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Nurse detection of elder abuse

Lucy Price on September 24, 2018 at 9:43 pm

As the elderly population increases, so has the prevalence of elder abuse.

According to the World Health Organization, around 1 in 6 people aged 60 or over have experienced some form of abuse in the past year. This abuse is often perpetrated by someone trusted by the victim. It is therefore essential that healthcare professionals are able to detect abuse and know the appropriate action to take.

A recent article published in the Dove Medical Press journal, Nursing: Research and Reviews, examines the role of the nurse in protecting this vulnerable patient group. The article entitled The role of the nurse in detecting elder abuse and neglect: current perspectives highlights the importance of elder abuse knowledge and detection strategies amongst nursing staff.

The author, Dr Amanda Phelan (University College Dublin, Ireland), examines the different types of abuse suffered by elderly patients which may be physical, psychological, emotional or financial. Some patients may also suffer sexual abuse and neglect.

Financial abuse in dementia patients poses a significant challenge for healthcare providers. Dr Phelan highlights the importance of an early financial capacity assessment. A timely assessment provides older people with the opportunity to organise their finances before their condition advances, and they no longer have financial capacity.

The article reports that there was no policy response to elder abuse until the early 2000s, and that the prevalence of elder abuse in older people with capacity challenges is much higher than those without. WHO suggest that 2 out of 3 people living with dementia have suffered abuse.

Despite the challenges of screening for elder abuse, several assessment tools have been used in practice. Dr Phelan references two screening methods that have been recommended for piloting in Ireland; the Elder Abuse Suspicion Index (EASI) and the Older Adult Financial Exploitation Measure.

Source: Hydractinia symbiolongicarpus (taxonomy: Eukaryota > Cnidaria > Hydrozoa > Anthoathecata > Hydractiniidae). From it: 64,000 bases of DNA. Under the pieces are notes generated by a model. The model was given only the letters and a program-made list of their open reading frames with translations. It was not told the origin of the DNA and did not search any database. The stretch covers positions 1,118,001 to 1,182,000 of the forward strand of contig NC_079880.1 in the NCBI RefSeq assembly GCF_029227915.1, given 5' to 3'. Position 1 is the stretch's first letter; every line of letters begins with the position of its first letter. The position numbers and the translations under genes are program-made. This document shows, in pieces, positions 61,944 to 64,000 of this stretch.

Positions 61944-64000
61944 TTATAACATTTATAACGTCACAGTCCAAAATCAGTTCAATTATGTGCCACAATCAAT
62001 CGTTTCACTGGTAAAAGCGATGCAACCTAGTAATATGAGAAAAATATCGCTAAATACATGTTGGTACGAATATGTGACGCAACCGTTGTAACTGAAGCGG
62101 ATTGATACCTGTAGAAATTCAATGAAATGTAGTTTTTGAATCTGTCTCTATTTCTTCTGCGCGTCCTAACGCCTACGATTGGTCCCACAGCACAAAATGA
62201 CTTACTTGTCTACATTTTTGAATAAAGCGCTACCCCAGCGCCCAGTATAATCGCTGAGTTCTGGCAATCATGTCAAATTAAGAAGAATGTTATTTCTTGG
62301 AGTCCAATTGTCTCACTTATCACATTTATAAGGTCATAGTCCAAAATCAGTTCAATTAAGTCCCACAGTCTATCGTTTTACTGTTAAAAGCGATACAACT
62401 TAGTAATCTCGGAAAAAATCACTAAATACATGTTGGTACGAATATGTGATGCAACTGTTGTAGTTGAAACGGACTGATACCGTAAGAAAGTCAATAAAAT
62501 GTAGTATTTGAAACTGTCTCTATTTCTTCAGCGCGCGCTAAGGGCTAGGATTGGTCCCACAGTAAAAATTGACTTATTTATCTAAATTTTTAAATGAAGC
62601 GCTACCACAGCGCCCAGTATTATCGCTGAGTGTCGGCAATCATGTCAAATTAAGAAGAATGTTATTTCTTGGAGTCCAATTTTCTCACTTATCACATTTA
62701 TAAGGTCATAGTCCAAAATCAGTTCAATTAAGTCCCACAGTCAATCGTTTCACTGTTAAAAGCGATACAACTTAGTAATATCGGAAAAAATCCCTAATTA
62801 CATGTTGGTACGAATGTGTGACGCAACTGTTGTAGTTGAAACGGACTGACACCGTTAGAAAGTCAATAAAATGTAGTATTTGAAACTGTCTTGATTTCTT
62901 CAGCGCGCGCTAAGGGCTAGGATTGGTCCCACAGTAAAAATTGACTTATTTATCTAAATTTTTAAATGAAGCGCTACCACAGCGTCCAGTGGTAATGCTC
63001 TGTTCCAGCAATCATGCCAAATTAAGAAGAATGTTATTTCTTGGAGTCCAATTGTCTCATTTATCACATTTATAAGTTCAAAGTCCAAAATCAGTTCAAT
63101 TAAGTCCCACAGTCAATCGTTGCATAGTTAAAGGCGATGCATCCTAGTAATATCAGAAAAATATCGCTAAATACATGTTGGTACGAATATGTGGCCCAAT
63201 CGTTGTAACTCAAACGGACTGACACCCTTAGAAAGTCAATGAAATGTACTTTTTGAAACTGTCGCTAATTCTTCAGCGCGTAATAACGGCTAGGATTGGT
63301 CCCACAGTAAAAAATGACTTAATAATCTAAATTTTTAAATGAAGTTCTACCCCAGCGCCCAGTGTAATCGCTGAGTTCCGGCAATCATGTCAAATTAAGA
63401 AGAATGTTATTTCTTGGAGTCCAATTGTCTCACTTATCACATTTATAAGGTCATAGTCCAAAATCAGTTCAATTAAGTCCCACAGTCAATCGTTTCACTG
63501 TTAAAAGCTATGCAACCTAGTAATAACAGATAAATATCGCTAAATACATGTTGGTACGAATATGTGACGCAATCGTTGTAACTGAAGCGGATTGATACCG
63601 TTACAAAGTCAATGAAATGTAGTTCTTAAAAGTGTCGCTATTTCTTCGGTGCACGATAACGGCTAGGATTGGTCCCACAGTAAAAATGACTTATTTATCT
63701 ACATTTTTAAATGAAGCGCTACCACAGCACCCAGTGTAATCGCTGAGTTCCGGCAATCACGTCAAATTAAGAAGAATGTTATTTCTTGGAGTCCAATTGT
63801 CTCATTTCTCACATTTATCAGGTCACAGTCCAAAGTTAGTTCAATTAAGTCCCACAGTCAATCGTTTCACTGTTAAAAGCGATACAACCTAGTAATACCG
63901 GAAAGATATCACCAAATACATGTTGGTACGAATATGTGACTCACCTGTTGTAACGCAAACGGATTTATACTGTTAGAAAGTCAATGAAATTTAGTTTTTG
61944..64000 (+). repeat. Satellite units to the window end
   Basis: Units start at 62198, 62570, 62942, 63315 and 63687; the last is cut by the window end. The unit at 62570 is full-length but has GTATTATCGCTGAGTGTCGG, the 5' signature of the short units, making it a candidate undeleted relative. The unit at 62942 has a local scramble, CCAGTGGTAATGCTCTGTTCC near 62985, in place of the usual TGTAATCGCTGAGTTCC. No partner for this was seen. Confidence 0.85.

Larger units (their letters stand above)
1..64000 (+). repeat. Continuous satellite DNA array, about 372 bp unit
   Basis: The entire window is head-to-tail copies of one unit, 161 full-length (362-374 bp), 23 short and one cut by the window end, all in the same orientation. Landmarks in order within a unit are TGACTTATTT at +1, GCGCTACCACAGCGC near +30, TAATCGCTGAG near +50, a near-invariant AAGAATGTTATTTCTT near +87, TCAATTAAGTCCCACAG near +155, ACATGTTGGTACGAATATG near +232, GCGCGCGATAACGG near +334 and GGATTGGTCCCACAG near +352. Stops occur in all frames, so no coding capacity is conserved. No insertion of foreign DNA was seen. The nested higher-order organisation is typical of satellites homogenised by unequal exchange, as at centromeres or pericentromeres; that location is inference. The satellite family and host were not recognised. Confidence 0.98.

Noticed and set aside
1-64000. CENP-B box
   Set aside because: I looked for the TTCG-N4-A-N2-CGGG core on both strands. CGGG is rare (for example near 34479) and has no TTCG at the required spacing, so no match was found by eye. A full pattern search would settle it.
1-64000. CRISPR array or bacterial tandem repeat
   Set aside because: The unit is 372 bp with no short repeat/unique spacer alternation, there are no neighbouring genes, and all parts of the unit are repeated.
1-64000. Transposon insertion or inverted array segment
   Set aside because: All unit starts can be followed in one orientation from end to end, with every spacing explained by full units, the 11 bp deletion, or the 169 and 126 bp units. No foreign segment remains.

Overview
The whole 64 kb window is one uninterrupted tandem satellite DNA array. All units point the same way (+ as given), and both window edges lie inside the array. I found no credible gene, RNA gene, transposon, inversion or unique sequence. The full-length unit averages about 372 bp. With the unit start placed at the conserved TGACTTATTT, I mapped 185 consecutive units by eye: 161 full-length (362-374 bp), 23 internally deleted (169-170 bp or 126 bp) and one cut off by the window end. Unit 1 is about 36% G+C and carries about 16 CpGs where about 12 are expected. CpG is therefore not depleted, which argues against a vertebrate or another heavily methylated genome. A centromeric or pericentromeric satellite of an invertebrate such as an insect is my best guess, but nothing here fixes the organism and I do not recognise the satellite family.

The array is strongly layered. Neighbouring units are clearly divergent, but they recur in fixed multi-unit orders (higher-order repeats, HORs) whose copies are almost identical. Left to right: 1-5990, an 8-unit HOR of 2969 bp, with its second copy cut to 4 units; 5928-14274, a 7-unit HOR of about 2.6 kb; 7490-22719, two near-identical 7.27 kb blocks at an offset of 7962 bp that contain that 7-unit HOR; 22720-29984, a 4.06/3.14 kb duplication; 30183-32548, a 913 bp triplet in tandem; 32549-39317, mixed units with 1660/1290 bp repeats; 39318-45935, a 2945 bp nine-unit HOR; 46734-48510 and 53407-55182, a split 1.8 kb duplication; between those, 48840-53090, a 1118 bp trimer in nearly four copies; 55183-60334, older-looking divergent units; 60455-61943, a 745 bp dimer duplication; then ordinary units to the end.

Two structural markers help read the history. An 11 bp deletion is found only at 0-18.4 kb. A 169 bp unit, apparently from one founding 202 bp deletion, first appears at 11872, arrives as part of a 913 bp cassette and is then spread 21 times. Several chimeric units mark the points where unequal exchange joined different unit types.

Author Dr Amanda Phelan commented that “Ensuring appropriate safeguarding for older people is a fundamental aspect of a nurse's responsibility. It is essential that safeguarding is examined using a variety of lens, such as human rights, contextual factors, organisational issues and societal attitudes. This paper examines these multiple impacting factors and provides guidance for both prevention and intervention so that human flourishing in ageing is enabled.”

The paper emphasises the complex nature of elder abuse and the detection challenges faced by healthcare professionals. The author highlights the importance of trust and communication between healthcare professionals and their patients, in order to encourage the disclosure of elder abuse. Dr Phelan also calls for safeguarding of older people and highlights nursing staff as ‘key professionals to detect suspected cases of abuse and trigger appropriate interventions.’

In response to the publication of this piece, Editor-in-Chief of the journal, Dr Cindy Hudson, said “While people are living longer, society is more industrialized, a youth-oriented culture has developed, and overall respect and reverence for elders appear to be decreasing globally. It is essential that nurses and other health care providers are aware of the risk factors for elder abuse, assess for it, and take action to safeguard elders from maltreatment as standard care. This important article examines the issue of ageism, human rights in the context of elder abuse and the nurse’s role in detection and intervention.”

Categories: General

Keywords: elderly abuse elder abuse nursing: research and reviews dementia safeguarding

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